Just take them with big photos, nobody will ever know.
When in Vienna for a conference I visited the Belvedere Palace, which has a famous Gustav Klimt painting, the Kiss. Everybody wanted to see it and get a photo with it.
According to Jason Farago of the New York Times, the Louvre has a much bigger problem with the much more popular Mona Lisa.
The Louvre is being held hostage by the Kim Kardashian of 16th-century Italian portraiture: the handsome but only moderately interesting Lisa Gherardini, better known (after her husband) as La Gioconda, whose renown so eclipses her importance that no one can even remember how she got famous in the first place.
Eighty percent of the 10 million visitors want to see it. "She has become, in this age of mass tourism and digital narcissism, a black hole of anti-art who has turned the museum inside out."
Nobody has a very good time, either; it's like a security line at an American airport. "In a poll of British tourists earlier this year, the Mona Lisa was voted the 'world’s most disappointing attraction,' beating out Checkpoint Charlie, the Spanish Steps, and that urinating boy in Brussels."
He left out the famous honeymoon spot Niagara Falls, which Oscar Wilde called "the second great disappointment of the American bride."
Farago thinks it is time to take the Mona Lisa out of the Louvre and give it its own building or pavilion. "Build a pavilion for her, perhaps in the Tuileries, that is optimized for the crowds."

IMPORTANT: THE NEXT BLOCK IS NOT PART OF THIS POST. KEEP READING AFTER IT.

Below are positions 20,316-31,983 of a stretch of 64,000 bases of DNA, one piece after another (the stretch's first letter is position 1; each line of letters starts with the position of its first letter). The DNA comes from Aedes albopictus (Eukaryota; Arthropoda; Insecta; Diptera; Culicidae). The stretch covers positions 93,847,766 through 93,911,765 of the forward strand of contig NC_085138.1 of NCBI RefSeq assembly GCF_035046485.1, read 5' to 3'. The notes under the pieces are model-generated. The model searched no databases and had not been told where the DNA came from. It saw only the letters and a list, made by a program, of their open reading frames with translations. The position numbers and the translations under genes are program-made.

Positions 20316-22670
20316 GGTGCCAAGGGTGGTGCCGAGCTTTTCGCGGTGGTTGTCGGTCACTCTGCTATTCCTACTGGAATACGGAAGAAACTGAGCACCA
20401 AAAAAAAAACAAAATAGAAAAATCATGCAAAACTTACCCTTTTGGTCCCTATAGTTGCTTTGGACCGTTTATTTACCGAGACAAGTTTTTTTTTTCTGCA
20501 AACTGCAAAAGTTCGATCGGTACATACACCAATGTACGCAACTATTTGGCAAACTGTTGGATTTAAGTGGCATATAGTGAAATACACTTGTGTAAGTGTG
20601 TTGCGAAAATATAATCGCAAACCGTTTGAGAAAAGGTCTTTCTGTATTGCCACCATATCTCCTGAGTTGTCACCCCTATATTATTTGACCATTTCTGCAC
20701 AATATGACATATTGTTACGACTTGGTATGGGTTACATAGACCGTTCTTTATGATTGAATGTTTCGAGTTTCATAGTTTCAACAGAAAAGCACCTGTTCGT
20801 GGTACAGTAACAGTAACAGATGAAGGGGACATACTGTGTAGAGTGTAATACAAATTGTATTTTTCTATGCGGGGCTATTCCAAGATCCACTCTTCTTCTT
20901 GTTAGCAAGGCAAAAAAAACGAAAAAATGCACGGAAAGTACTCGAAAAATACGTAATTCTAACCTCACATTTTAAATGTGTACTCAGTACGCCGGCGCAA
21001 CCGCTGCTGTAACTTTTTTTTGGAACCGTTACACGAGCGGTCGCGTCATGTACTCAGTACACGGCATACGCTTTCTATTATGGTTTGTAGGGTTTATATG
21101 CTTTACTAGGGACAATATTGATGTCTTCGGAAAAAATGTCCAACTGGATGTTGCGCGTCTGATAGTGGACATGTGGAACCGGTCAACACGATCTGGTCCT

This Paris pavilion... would be a pilgrimage site for a sort of worship: the worship of fame, and of one’s own proximity to it. Let Samsung or another electronics company install ultra-hi-res cameras around the Gioconda. Let visitors strike a pose on the moving walkways, and then download their cutest selfies with the Leonardo under glass.
I am not certain that building this pavilion is the best idea. One commenter to the Times article suggested instead: "Hordes of tourists are literally canceling the world’s treasures. Perhaps it’s time for all of us to stay put, and instead enjoy our immediate surroundings, say for a decade. The planet and the locals would be grateful."
The Museum without Walls
André Malraux had the right idea in 1952 with his idea for “le Musee imaginaire” or Museum without Walls. He suggested that the traditional museum was no longer relevant, as photography had become so good that it made art accessible to all. “Great art, he wrote, made accessible to all through reproductions in books, is liberated from the time, place, and history in which they are usually confined by museum categories. Removed from historical context, they can be rearranged in the mind according to aesthetic or philosophical qualities.” He worried that there was too much art:
Given that the breadth and diversity of today’s world of art far surpasses the capacities of any single art museum, or even two or three, and that many of the objects are in any case not moveable, the musée imaginaire is our imaginary collection of all the works, both inside and outside art museums, that we today regard as important works of art.
But now we know that there are also too many people. We should learn from the Belvedere and put mini-Louvres and mini-MoMAs around the world with reproductions that people can stand beside for selfies. Liberate the art from time and place. The planet and the locals will be grateful.